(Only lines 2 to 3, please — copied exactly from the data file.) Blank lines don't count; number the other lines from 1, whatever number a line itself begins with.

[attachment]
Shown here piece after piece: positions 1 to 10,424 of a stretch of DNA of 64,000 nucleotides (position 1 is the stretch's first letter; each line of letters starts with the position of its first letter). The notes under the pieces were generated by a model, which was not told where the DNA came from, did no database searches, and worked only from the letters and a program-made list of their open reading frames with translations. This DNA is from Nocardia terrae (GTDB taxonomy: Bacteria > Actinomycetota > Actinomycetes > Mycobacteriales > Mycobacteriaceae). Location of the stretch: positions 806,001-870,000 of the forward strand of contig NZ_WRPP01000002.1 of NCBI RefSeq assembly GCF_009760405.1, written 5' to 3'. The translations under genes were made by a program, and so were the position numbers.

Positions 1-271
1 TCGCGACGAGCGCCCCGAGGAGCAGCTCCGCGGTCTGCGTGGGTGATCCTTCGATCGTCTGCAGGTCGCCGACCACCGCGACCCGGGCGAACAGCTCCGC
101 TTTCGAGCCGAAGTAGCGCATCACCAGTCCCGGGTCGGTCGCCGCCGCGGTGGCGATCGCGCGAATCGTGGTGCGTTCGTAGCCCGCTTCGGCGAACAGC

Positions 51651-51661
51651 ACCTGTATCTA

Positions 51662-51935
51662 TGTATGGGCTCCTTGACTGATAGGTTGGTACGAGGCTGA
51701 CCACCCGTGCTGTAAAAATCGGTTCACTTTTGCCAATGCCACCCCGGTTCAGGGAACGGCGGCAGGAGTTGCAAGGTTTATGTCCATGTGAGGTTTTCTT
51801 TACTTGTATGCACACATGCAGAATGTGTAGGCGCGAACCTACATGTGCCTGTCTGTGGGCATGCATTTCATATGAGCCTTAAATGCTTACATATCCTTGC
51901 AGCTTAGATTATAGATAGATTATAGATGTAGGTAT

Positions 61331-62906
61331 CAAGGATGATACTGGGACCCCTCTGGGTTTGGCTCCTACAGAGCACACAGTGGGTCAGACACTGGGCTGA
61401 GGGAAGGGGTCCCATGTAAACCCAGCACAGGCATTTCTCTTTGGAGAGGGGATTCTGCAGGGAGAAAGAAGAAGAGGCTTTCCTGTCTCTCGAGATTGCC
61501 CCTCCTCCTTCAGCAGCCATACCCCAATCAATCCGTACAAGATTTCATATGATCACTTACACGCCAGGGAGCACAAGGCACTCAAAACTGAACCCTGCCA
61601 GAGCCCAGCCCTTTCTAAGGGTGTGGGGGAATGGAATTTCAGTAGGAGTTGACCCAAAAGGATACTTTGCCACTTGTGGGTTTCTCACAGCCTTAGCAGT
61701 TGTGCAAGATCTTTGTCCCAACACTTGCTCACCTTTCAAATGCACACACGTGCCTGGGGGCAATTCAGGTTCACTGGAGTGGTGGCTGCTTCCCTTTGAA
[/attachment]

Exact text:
Positions 1-271
1 TCGCGACGAGCGCCCCGAGGAGCAGCTCCGCGGTCTGCGTGGGTGATCCTTCGATCGTCTGCAGGTCGCCGACCACCGCGACCCGGGCGAACAGCTCCGC